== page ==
Changes surrounding outlet mall concern local business - News, Weather & Sports

Changes surrounding outlet mall concern local business

Sketch of a section of the Outlet Shoppes at Louisville Sketch of a section of the Outlet Shoppes at Louisville
Joe Weaver Joe Weaver
Joe Weaver's BP station Joe Weaver's BP station
Andrea Clifford Andrea Clifford
Gary Skoien Gary Skoien

SIMPSONVILLE, KY (WAVE) - Excitement is growing among avid shoppers after the announcement of at least 50 new outlet stores are coming to the area. 

Leaders in Shelby County and owners of the Outlet Shoppes at Louisville broke ground Tuesday in Simpsonville where the grand opening is expected in August 2014. The land is currently a cornfield with one close neighbor, a BP gas station. The station operator wonders how the new outlet mall will affect his business. 

[Outlet mall construction begins, stores announced]

The problem for Joe Weaver isn't the outlet shops. He wants to profit off the new business. It's the changes to the roads around the mall that make him think that won't happen. 

Though small, only four spots to fill up, more than a million gallons of gas a year flow from the pumps at Weaver's BP gas station. He attributes the success of the company he runs for his father in law to one thing.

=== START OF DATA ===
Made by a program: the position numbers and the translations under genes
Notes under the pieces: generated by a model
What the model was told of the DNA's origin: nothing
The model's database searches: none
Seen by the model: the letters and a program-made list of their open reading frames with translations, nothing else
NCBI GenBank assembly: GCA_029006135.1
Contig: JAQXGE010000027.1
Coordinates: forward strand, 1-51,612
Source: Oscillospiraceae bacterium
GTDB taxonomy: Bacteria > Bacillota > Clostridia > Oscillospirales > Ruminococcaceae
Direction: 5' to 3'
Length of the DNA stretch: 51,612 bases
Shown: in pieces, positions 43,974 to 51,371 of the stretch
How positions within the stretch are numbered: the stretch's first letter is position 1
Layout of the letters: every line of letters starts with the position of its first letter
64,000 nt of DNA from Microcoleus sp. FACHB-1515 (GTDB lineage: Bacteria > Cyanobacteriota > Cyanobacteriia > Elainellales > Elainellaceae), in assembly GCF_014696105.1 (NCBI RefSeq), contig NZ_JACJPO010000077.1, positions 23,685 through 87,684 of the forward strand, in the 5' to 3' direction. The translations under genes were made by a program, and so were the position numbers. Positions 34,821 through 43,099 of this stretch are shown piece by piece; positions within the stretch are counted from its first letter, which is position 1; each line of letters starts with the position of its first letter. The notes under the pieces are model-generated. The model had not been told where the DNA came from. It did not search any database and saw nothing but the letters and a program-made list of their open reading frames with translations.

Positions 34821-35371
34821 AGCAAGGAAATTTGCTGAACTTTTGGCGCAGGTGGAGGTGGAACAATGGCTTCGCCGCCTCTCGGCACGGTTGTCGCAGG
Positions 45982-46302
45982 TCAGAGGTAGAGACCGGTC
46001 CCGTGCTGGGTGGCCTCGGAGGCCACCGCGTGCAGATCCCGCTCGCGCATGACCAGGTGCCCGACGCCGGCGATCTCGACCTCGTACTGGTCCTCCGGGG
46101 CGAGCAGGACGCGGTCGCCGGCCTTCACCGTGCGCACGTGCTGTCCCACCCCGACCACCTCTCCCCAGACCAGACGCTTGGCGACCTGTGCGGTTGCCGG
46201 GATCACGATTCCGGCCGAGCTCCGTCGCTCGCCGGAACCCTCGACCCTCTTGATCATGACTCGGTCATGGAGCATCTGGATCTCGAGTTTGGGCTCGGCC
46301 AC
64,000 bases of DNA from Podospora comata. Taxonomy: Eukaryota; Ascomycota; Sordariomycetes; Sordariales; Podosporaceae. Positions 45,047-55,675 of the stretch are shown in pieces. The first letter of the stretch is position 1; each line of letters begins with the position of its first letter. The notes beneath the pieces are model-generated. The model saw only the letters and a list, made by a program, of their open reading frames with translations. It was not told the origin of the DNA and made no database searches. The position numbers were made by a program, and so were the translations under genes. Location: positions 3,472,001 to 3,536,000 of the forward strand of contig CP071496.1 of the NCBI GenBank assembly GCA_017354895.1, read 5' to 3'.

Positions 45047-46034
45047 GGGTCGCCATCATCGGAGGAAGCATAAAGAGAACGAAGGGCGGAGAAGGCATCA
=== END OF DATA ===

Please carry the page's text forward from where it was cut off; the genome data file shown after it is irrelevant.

"What I have right now is very good access," said Weaver. "Right when you get off you, see me, you see my ramp, you can get in and out. It flows right through." 

A year from now that will be gone. Customers can still drive in, but when they leave they must travel behind the station on a private road belonging to the new outlet mall. 

The Kentucky Transportation Cabinet said the changes are needed for accommodating the extra traffic expected when the Shoppes open in 2014. 

"We cannot allow left turn access out of the gas station there because of safety issues with crossing the number of traveled lanes to turn left," said Andrea Clifford, a KYTC spokesperson. 

Weaver believes that cripples his business. He said if the state can't give access in and out, they could move the station or buy it out. KYTC said it's not necessary.  

"The state has provided reasonable access," said Clifford. "There are state laws that state we can have limited access highways and provide property owners access via a service and that's what we've done at this point." 

The state also said they gave the gas station money for changes he has to make to the station due to the changing access. Weaver and his father-in-law said investing money in their station now is too late.  

"Now he realizes why do we build if we don't have access. This is his retirement and now it's going to be taken away." 

No matter how they're getting in and out, Gary Skoien with Horizon Group, the CEO of the new mall, says Weaver will only benefit.   

"His business will pick up dramatically I think," said Skoien.

Weaver said he talked to the federal government for help. He's waiting to hear back. He and his father-in-law say they're prepared to take the issue to court if necessary.

Copyright 2013 WAVE News. All rights reserved.

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